“A pouch? Hmm, I don’t think so. Let me check,” he said as he began pulling out and rifling through each of the drawers behind the cash register. “I don’t usually keep them, but I might have an old one floating around… yes, here’s one. Here are some matches too,” he said as he threw a small box on the counter, “and you’ll need a tamper. Hang on.” He went back to the display case and pulled out a small metal tool that was flat on one end and tapered into a very thin scoop on the other. I could feel Angie snickering again behind me.
“What is your problem?” I asked her as the man was whizzing around accumulating gear that either wasn’t for sale or that I hadn’t asked for.
“Nothing. Nothing at all,” she said with amused eyebrows and an abysmally stifled grin. I turned back to the checkout counter which now claimed a pipe, a bag of tobacco, a box of matches, a tamper, and a pouch to carry everything in. This was going to be way over budget.
“Soooo… what do I owe you for all this?”
“Oh, you can have it for $35,” he said. I hadn’t told him how much my budget was. I offered to pay for everything, but he declined.
As soon as we got back outside, Angie exploded in laughter.
“I think I just snookered some old guy out of a bunch of stuff,” I said.
“Yeah, I think so.”
The next week my Mom was over, and she wanted to see my new pipe. Grandpa hadn’t smoked since I was a kid, and although I have fond memories of the smell, I had completely forgotten what his pipe looked like. She hadn’t. “This pipe looks exactly like your grandfather’s,” she said. It wasn’t until she brought over the picture of Grandpa two weeks ago for Pipe Dream, Part 1 that I realized just how right she was.
My rating: 5 of 5 stars
“Picking up some fairy tales, huh?” said my friend Eli, the proprietor of my favorite bookstore, as I sidled up to the cash register.
“Yeah, I’m taking the kids camping, and they aren’t quite old enough to read Poe to at the campfire. Proper fairy tales seem about right though, but I’m looking for the real ones — translations, you know. None of that sanitized Disney stuff. You think either of these books will work?” At that point my six kids were ages twelve and under.
Eli grinned at me and checked the two books in my hands. “You don’t want those. Come here; I’ll show you the book you want.”
That was how I came to own this version of the Complete Fairy Tales of the Brothers Grimm. Eli was right; it is the version I wanted. These tales are so much more entertaining and rich than the happily ever after renditions that seem ubiquitous in children’s picture books and popular films. The first night camping I read several to the kids and to my in-laws who had come with us. The kids, Uncles, aunties – all loved it (not so sure Grandma appreciated it), and now the kids insist that I drag it out again every time we camp and even the adults ask me if I’m bringing it along.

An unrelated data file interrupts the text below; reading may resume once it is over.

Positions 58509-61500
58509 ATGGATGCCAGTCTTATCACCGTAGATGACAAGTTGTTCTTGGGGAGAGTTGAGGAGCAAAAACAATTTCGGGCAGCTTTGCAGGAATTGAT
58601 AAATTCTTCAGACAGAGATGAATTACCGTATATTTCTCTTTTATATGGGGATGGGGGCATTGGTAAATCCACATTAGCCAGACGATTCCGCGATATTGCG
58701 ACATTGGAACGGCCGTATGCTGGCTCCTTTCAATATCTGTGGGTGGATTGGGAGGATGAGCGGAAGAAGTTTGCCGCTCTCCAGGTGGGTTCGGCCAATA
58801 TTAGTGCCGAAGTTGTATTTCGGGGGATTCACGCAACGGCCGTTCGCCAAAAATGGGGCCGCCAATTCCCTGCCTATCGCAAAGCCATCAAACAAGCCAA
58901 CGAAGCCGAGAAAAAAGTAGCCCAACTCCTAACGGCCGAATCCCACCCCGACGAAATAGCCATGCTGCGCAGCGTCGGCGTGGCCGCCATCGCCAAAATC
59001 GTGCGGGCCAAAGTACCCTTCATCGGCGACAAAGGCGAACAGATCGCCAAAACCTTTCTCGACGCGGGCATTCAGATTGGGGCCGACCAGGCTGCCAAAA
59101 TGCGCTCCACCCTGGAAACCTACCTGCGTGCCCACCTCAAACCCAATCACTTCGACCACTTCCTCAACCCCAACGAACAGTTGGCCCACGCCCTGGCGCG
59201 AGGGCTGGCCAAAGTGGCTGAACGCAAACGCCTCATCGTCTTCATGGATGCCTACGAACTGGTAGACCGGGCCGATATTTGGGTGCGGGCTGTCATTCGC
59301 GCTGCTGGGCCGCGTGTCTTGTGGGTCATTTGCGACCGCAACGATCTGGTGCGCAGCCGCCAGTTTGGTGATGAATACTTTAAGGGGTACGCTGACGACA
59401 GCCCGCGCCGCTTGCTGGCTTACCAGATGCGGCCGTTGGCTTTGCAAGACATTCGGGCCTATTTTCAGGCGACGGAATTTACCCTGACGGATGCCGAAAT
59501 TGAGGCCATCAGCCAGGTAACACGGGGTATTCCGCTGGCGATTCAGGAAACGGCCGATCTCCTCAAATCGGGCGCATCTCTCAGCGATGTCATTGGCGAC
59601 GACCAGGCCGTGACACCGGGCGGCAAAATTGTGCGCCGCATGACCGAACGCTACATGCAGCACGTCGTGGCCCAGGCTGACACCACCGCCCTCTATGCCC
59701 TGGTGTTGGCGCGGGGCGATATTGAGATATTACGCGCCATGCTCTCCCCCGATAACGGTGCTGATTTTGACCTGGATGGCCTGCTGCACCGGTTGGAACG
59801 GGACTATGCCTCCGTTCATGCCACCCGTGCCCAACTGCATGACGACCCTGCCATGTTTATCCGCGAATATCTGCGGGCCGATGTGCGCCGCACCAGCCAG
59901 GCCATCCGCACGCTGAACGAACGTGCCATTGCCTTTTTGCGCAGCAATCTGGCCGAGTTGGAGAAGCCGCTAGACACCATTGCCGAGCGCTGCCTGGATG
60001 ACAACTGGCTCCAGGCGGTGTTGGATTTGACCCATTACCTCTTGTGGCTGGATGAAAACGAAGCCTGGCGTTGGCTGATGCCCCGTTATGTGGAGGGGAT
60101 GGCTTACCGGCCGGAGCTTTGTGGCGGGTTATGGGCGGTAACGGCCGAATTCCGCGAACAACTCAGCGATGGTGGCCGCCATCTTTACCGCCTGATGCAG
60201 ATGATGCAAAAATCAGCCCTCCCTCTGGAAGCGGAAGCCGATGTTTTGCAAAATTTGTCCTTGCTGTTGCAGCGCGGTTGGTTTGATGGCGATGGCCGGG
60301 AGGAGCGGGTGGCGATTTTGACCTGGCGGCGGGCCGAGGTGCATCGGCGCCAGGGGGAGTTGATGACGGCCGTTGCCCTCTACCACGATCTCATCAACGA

The kids’ favorites are A Tale About the Boy Who Went Forth to Learn What Fear Was, Rumpelstiltskin, and How Some Children Played at Slaughtering. That last one slightly horrifies me, actually, but the kids think it’s hilarious. I append my own dictum, “NEVER DO THAT because I’ll cry forever,” to the end, which seems to amuse them even more as they roll their eyes and immediately request another story.
These stories will not appeal to everyone. If you worry a lot about kidnappers, trampolines with no nets on them, people who ask too many questions, or your children getting the idea that cutting off their toes to fit into a fancy shoe to impress a prince is a great plan, you will probably hate these. Why do I like them? They are seedlings of imagination that plant in your brain and grow into all sorts of wonderful, bizarre things. They inhale the wild, weird beauty of this world and exhale wonder. They tell of a world that never was yet feels just as familiar as our own.
I am not supposed to be here this morning sitting on a plane to France. I’m supposed to be at home snoozing quietly in my bed. This isn’t my trip. I have not planned and hoped and saved for the last year to fly overseas today, yet here I am. My dad is the one who is supposed to be here. I am taking his place.
T-6 Days (or last Thursday to you lay people):
Last week (Sun-Sat) was our church’s Family Camp at the beach, which we and my parents and my husband’s parents all attended. Two weeks prior to camp, my dad had minor surgery, which he began having complications with last week. Thursday morning I awoke to discover that Dad was in the hospital. Mom came back from the hospital two hours later to pack up their things and let us know they were going back home.
“Is your passport current?” Those were Mom’s first words to me when I finally found her. Dad was transported to the hospital by their house, and they went home.
T-5 (that was last Friday. See how I’m looking out for you?)
“We refunded your dad’s ticket and yours are booked.” – Mom
Thank you, terrorists, for prompting airline regulations when you hijacked aircraft on 9/11 that prohibit transferring Dad’s ticket directly to me. This means I am not on the same outbound flights as the others, which was undoubtedly part of you nefarious scheme.